on thy garment. Do not be afraid. Do not be in a hurry; there is plenty
of time. Now, are you ready? Come!' It would have been quite as easy
for the angel to have whisked him out of the cell and put him down at
Mary's door; but that was not to be the way. Peter was led past all the
obstacles - 'the first ward,' and the soldiers at it; 'the second ward,'
and the soldiers at it; 'and the third gate that leads into the city,'
which was no doubt bolted and barred. There was a leisurely procession
through the prison.
Why? Because Omnipotence is never in a hurry, and God, not only in His
judgments but in His mercies, very often works slowly, as becomes His
majesty. 'Ye shall not go out with haste; nor go by flight, for the
Lord will go before you; and the God of Israel shall be your rereward.'
We are impatient, and hurry our work over; God works slowly; for He
works certainly. That is the law of the divine working in all regions;
and we have to regulate the pace of our eager expectation so as to fall
in with the slow, solemn march of the divine purposes, both in regard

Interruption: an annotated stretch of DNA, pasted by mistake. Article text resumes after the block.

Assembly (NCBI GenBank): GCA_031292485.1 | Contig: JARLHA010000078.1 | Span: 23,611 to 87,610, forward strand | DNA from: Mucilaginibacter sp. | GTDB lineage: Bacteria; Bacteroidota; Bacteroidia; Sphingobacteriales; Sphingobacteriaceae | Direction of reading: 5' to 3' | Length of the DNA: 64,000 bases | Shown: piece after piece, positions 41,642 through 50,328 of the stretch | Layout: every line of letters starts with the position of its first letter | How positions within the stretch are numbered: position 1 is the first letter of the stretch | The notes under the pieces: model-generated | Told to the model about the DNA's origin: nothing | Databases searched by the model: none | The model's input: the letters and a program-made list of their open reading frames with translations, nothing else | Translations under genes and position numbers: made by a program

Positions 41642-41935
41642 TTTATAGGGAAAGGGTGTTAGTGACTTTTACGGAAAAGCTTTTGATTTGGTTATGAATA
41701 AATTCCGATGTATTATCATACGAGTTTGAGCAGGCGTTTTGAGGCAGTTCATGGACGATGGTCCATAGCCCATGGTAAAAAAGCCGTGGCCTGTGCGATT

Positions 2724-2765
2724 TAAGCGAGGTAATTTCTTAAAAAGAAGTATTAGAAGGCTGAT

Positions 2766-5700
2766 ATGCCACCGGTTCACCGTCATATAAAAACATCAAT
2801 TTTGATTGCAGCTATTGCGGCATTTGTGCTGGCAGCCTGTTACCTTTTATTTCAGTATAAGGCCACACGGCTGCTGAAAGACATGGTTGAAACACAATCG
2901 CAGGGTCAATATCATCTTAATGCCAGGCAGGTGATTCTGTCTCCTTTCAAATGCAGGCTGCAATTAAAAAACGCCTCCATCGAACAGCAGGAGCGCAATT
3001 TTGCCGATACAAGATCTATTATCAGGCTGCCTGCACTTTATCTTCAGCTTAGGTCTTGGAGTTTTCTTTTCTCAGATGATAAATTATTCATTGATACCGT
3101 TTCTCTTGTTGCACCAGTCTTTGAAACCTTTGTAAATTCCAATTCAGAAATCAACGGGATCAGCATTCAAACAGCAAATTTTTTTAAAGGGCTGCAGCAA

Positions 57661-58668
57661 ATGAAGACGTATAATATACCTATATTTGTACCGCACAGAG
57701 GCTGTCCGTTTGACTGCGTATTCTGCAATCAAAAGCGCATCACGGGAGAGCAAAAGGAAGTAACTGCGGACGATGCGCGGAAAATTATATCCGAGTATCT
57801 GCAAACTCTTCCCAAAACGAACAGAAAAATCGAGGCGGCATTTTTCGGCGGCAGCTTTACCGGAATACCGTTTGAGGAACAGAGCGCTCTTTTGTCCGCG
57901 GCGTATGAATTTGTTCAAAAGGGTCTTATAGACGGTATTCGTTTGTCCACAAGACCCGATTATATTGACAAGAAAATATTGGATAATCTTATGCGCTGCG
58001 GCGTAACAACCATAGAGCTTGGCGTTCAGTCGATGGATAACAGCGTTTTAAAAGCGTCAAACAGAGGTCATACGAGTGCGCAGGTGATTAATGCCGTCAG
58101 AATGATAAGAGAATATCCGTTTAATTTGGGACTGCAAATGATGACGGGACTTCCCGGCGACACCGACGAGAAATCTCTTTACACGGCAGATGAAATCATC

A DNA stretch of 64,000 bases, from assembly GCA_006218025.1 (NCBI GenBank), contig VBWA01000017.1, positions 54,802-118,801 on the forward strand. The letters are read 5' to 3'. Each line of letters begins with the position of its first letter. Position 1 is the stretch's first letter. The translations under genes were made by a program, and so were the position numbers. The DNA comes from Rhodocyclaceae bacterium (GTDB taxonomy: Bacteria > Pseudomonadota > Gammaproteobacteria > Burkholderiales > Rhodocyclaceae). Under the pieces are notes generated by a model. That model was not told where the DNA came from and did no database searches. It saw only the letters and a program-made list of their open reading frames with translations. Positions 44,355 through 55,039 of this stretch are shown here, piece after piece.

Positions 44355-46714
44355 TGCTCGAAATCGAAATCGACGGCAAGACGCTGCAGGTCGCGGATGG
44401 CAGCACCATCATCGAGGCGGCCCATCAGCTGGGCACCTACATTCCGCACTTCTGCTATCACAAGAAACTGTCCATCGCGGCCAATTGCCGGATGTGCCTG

to our individual salvation and the providences that affect us
individually, and in regard to the world's deliverance from the world's
evils. 'An inheritance may be gotten hastily in the beginning, but the
end thereof shall not be blessed.' 'He that believeth shall not make
IV. We see here, too, the delivered prisoner left to act for himself as
soon as possible.
As long as the angel was with Peter, he was dazed and amazed. He did
not know - and small blame to him - whether he was sleeping or waking;
but he gets through the gates, and out into the empty street,
glimmering in the morning twilight, and the angel disappears, and the
slumbering city is lying around him. When he is _left_ to himself, he
_comes_ to himself. He could not have passed the wards without a
miracle, but he can find his way to Mary's house without one. He needed
the angel to bring him as far as the gate and down into the street, but
he did not need him any longer. So the angel vanished into the morning
light, and then he felt himself, and steadied himself, when
responsibility came to him. That is the thing to sober a man. So he
stood in the middle of the unpeopled street, and 'he considered the
thing,' and found in his own wits sufficient guidance, so that he did
not miss the angel. He said to himself, 'I will go to Mary's house.'
Probably he did not know that there were any praying there, but it was
near, and it was, no doubt, convenient in other respects that we do not
know of. The economy of miraculous power is a remarkable feature in
Scriptural miracles. God never does anything for us that we could do
for ourselves. Not but that our doing for ourselves is, in a deeper
sense, His working on us and in us, but He desires us to take the share
that belongs to us in completing the deliverance which must begin by
supernatural intervention of a Mightier than the angel, even the Lord
And so this little picture of the angel leading Peter through the